A convert’s journey with St. John Henry Newman
I have been following St. John Henry Newman around for a number of years. In 2007, I travelled to Oxford, England for a conference and spent my last night there in the community he founded in Littlemore, on the outskirts of the city. When he was an Anglican, Newman started the community for himself and some friends as a place for prayer and study. Here Newman wrote his famous An Essay on the Development of Christian Doctrine, and here Newman was received into the Roman Catholic Church in 1845.
In 2011, I returned to the United Kingdom and, this time, received permission to stay at the Oratory Newman founded in Birmingham in 1849. I spent time in Newman’s beautiful library, filled with books by early Christian writers. I re-read Newman’s autobiographical recounting of his conversion, Apologia Pro Vita Sua, a few feet away from the desk on which he wrote it. And I saw his private room, which contains the altar his fellow Oratorians built for him after he was made a cardinal by Pope Leo XIII in 1879. I was moved to see the photos of family and friends surrounding the altar, for whom he would pray as he offered Mass each day.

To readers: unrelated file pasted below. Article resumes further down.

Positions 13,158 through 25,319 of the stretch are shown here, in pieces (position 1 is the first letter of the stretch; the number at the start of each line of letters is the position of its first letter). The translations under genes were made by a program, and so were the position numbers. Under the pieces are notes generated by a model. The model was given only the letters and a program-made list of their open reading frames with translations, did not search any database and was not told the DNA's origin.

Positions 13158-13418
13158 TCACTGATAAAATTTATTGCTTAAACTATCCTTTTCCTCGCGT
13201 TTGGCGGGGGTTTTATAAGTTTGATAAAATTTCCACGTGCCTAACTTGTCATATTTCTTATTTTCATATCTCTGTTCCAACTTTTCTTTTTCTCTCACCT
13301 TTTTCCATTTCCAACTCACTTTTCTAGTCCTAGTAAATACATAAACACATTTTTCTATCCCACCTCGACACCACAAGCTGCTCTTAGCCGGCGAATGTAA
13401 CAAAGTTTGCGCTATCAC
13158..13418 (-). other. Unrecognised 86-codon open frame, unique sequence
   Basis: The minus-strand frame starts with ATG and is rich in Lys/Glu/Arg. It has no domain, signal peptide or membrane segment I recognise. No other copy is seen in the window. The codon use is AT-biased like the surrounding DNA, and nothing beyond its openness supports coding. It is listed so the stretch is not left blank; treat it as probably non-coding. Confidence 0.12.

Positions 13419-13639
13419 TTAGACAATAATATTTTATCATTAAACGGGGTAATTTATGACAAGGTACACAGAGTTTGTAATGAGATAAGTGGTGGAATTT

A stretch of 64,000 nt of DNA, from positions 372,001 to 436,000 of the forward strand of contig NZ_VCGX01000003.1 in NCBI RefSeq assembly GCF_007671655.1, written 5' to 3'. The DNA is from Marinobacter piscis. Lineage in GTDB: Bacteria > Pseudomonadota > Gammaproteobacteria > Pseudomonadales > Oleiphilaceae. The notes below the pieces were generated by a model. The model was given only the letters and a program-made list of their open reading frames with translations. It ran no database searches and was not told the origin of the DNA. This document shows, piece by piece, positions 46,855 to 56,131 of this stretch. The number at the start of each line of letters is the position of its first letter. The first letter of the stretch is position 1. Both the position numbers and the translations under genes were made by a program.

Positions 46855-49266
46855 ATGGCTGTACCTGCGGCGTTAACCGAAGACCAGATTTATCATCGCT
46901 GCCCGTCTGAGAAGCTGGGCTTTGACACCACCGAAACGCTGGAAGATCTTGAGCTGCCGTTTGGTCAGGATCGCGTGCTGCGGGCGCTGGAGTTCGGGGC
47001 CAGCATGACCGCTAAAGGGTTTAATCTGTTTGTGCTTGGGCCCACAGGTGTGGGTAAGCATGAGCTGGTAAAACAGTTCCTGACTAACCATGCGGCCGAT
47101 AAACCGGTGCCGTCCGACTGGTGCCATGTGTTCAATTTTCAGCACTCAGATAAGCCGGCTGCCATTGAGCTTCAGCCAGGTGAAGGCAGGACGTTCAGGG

Like Newman, I am a convert to Roman Catholicism, but it is the way Newman converted that is most important to me.
And on Oct. 13, 2019, I followed Newman to Rome for his canonization by Pope Francis.
I arrived in Rome a few days prior to the canonization and was surprised to see the number of pilgrims in the city here for the numerous events planned to celebrate the occasion. Newman is an important figure for me theologically and spiritually, and I certainly knew that others have been similarly transformed by him. But it was moving to be in visible community with so many who shared my devotion to the saint.